10/11 No Matopos for You
Bulawayo is a big, ugly, decaying city made up of a mix of colonial buildings and Soviet era concrete architecture. Our reason for being here was to visit the Matobo National Park (Matopos), which is a Unesco World Heritage site made of a game park and a recreational park. It's about 25 miles south of Bulawayo and was our destination for the day. Most notably for us, it is the burial place of Cecil John Rhodes, an important colonial businessman that my father claims some relation to. It's also the home to some of the last white rhinos in the wild. Before heading there, we stopped in town to find a working ATM and a grocery store. I eventually found the only working ATM while Re picked up lunch.
Tasks accomplished, we turned our bikes south for Matopos. The 25 miles or so passed quickly, through an interesting landscape full of large, granite boulders. We pulled up to the gate, hopped off the bikes, and walked to the office to purchase our entry tickets for the park. The guard, who was busy texting on his phone, only looked up after we asked how much it was, and he informed us, “no motorcycles in the park,” and went back to texting. When we asked why, he simply replied, “animals.” Re assured him that we promised not to get eaten, but he never looked back up. It would have been nice if the motorcycle ban had been mentioned anywhere in the literature we consulted, but no.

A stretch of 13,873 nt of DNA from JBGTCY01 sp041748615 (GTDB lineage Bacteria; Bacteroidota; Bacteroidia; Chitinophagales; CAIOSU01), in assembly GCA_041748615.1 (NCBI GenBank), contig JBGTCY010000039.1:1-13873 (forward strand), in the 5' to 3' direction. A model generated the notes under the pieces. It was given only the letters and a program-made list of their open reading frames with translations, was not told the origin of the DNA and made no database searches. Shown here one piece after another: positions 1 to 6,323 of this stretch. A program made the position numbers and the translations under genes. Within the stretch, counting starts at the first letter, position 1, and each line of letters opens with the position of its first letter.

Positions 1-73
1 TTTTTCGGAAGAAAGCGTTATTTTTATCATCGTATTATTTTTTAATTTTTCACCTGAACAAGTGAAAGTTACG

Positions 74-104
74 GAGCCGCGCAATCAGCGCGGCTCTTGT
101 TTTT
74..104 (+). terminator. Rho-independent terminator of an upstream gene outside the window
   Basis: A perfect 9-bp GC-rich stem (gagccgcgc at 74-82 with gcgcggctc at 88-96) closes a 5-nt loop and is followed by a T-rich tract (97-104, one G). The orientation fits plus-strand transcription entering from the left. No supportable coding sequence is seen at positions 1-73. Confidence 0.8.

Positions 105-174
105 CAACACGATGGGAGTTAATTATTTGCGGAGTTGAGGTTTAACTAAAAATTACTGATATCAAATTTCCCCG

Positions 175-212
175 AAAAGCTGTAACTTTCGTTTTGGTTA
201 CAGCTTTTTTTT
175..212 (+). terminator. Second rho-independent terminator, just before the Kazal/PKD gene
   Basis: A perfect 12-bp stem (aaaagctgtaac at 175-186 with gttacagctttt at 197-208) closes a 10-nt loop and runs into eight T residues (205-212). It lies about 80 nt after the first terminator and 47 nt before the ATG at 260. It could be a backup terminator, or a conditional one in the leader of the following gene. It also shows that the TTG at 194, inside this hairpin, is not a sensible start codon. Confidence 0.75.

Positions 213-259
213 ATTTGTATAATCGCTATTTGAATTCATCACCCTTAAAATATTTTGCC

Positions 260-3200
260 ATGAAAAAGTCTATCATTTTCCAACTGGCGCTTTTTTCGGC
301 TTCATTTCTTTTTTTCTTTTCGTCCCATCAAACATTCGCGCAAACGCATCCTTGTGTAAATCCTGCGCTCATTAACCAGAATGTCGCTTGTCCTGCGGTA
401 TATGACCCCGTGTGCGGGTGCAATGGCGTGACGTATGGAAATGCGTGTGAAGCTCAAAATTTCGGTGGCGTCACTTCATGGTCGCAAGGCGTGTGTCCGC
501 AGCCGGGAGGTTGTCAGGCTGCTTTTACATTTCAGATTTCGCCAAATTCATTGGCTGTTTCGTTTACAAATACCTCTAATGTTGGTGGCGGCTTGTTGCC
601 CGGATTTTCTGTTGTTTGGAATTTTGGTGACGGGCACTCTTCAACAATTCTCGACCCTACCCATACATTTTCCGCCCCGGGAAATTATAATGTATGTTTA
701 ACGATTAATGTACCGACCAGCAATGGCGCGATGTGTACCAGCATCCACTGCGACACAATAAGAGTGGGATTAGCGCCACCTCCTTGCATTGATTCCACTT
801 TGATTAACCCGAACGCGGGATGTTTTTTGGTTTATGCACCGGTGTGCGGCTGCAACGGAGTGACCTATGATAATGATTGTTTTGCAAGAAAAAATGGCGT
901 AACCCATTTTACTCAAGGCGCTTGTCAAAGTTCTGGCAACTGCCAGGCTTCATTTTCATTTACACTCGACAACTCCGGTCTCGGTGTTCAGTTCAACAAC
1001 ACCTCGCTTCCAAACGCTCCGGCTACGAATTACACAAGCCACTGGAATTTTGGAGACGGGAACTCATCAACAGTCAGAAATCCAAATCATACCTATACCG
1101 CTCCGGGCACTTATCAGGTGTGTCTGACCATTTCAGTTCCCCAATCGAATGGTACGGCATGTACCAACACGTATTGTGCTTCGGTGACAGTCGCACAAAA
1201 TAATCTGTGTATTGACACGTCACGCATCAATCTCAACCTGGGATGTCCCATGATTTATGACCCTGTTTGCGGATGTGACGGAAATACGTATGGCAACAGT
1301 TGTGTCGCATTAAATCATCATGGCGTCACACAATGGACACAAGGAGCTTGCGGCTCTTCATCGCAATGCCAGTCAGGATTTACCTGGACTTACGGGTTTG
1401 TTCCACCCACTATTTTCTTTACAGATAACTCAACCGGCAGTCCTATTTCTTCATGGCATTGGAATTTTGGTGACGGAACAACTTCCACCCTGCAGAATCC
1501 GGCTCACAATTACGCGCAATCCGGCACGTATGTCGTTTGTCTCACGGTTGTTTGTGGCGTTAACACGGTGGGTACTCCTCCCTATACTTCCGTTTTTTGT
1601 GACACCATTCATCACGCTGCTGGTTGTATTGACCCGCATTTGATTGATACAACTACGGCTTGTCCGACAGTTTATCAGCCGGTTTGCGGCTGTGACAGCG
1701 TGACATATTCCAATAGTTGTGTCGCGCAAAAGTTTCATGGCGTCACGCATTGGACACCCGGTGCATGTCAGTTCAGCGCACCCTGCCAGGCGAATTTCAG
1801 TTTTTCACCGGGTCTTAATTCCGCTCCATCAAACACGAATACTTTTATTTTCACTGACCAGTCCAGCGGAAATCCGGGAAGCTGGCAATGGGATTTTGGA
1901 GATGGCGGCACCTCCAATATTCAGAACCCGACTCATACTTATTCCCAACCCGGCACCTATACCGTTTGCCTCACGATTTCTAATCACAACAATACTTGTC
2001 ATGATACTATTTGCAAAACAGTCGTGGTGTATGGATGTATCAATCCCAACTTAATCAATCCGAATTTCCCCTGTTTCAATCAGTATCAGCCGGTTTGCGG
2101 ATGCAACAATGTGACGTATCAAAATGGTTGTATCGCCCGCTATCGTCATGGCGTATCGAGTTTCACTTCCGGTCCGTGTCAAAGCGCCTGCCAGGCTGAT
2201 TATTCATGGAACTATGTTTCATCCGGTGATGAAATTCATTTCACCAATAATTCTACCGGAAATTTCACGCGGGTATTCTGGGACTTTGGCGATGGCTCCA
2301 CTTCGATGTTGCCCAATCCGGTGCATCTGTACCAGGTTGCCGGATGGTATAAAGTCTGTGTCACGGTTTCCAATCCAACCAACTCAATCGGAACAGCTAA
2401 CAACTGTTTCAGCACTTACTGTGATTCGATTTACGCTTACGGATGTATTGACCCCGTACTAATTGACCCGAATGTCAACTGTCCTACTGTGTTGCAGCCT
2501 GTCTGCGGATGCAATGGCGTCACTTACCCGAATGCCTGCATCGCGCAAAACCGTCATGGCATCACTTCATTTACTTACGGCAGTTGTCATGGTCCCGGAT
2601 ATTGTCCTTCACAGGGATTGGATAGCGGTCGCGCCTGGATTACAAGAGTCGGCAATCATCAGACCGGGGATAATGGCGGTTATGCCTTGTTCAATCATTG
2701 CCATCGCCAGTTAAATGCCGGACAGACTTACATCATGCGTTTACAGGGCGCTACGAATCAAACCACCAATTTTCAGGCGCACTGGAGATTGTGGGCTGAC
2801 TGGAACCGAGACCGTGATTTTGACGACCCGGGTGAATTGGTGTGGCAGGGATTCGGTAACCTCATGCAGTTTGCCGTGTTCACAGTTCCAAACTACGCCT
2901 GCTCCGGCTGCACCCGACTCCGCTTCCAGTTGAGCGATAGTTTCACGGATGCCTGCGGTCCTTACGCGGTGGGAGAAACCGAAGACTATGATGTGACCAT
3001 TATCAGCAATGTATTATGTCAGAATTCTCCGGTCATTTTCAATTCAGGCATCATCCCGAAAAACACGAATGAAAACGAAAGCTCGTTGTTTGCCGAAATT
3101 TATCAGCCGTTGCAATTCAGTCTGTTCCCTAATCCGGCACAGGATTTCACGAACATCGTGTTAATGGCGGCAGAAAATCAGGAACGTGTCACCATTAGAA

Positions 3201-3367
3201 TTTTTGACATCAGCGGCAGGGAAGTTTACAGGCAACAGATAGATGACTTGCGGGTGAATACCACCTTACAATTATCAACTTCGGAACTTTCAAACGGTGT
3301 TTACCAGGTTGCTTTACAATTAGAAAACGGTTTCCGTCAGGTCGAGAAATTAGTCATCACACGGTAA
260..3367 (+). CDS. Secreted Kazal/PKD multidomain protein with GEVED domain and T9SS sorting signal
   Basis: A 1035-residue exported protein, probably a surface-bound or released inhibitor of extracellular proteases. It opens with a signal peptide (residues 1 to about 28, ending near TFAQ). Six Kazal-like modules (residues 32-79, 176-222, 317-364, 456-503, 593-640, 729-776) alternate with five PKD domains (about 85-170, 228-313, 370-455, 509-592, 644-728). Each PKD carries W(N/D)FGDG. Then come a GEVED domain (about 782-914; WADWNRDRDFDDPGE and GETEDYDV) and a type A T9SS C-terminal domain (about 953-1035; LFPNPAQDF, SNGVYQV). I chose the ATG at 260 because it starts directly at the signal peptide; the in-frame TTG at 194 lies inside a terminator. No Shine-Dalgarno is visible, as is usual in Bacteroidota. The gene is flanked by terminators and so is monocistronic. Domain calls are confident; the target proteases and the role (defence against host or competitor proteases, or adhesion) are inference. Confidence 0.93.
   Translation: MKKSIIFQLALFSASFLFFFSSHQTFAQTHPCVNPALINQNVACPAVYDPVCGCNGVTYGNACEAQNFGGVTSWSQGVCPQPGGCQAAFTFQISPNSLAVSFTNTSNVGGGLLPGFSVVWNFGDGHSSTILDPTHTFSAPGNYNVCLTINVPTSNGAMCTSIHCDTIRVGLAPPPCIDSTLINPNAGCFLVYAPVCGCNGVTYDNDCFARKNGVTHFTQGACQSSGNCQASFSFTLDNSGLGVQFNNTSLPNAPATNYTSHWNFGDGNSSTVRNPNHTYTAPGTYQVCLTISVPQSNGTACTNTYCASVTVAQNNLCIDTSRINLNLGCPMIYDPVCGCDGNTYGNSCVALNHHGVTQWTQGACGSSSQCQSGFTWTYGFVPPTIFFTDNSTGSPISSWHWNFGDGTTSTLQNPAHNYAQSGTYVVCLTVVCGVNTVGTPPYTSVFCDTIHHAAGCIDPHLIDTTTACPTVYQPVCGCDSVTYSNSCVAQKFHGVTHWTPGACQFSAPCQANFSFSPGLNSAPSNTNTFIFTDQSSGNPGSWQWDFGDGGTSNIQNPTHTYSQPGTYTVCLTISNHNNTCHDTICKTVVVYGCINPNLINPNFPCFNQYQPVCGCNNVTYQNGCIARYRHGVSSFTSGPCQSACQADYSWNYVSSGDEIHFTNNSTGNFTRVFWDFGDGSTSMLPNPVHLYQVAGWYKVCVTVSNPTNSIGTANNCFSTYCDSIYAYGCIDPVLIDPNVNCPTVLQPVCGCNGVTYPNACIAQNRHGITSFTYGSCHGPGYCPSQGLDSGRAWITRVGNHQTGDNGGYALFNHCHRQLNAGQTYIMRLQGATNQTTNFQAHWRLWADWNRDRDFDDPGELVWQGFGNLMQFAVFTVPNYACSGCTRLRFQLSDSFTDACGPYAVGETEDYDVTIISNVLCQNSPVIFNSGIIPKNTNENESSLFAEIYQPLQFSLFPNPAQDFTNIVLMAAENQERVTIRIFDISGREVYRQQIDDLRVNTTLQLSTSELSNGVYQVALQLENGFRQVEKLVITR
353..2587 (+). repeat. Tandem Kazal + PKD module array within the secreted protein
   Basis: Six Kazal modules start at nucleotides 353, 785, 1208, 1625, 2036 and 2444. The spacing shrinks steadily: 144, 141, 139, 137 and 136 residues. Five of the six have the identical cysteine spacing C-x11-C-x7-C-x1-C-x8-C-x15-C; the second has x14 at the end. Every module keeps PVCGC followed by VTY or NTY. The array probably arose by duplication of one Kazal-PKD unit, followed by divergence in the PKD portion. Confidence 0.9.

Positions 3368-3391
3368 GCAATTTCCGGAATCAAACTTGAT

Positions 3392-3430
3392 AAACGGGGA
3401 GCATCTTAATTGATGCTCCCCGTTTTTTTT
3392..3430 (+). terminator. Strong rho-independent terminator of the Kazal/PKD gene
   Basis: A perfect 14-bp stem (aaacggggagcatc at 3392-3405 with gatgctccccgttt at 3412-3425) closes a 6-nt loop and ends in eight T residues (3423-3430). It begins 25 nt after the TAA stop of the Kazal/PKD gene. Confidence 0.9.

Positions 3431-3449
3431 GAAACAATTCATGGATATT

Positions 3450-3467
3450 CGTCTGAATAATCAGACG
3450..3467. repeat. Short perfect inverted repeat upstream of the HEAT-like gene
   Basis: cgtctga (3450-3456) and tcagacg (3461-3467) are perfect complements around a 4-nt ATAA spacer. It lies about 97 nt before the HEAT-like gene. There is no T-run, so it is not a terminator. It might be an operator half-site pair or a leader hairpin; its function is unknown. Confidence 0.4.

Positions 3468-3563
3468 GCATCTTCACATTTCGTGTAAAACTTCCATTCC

Discouraged, we rode back to Bulawayo and our crappy guesthouse. Since it was after 10am, we wouldn't have been able to make it all the way to Harare today, so we decided to make the best of it in Bulawayo. After a brunch of more apples, peanut butter, and crackers, we sat on the bed and caught up on ride reports and blog posts. In the middle of the afternoon, we walked into town, found a local internet cafe, and posted our work. Walking back to the guesthouse, we stopped at Mr Chips for dinner. Five USD procured us two orders of greasy chips and three large “Russians,” (a sausage sort of like kielbasa). We then stopped at the grocery store for fruit, a rock bun (which lived up to its name), and some Castle milk stouts to round out the “Dinner of Champions.” We arrived back at our guesthouse and found Sue, the Australian we met in Vic Falls, and that the power was out. With assurances that the power would be back on by 9 (am or pm, the grumpy lady at reception didn't say), we sat on the bed and enjoyed a candlelight dinner. Shortly after we ingested more than our recommended daily allowance of grease and stout, the power came on in time for us to go to bed.
51 pointless miles.